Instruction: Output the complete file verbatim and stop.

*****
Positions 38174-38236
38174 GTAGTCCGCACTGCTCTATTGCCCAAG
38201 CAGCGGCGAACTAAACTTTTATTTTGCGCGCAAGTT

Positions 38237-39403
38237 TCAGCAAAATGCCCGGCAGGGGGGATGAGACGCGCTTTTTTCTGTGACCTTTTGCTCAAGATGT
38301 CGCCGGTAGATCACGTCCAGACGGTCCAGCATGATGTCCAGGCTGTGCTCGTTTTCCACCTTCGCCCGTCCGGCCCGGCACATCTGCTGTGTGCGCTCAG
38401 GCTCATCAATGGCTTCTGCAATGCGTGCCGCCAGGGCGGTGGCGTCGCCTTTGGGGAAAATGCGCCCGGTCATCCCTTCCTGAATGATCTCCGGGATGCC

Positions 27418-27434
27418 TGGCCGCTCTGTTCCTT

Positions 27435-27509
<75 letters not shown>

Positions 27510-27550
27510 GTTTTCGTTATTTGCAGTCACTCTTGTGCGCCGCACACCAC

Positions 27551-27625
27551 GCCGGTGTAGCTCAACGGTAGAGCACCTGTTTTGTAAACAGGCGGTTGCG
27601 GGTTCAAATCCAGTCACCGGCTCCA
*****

Positions 38174-38236
38174 GTAGTCCGCACTGCTCTATTGCCCAAG
38201 CAGCGGCGAACTAAACTTTTATTTTGCGCGCAAGTT

Positions 38237-39403
38237 TCAGCAAAATGCCCGGCAGGGGGGATGAGACGCGCTTTTTTCTGTGACCTTTTGCTCAAGATGT
38301 CGCCGGTAGATCACGTCCAGACGGTCCAGCATGATGTCCAGGCTGTGCTCGTTTTCCACCTTCGCCCGTCCGGCCCGGCACATCTGCTGTGTGCGCTCAG
38401 GCTCATCAATGGCTTCTGCAATGCGTGCCGCCAGGGCGGTGGCGTCGCCTTTGGGGAAAATGCGCCCGGTCATCCCTTCCTGAATGATCTCCGGGATGCC

Positions 27418-27434
27418 TGGCCGCTCTGTTCCTT

Positions 27435-27509
<75 letters not shown>

Positions 27510-27550
27510 GTTTTCGTTATTTGCAGTCACTCTTGTGCGCCGCACACCAC

Positions 27551-27625
27551 GCCGGTGTAGCTCAACGGTAGAGCACCTGTTTTGTAAACAGGCGGTTGCG
27601 GGTTCAAATCCAGTCACCGGCTCCA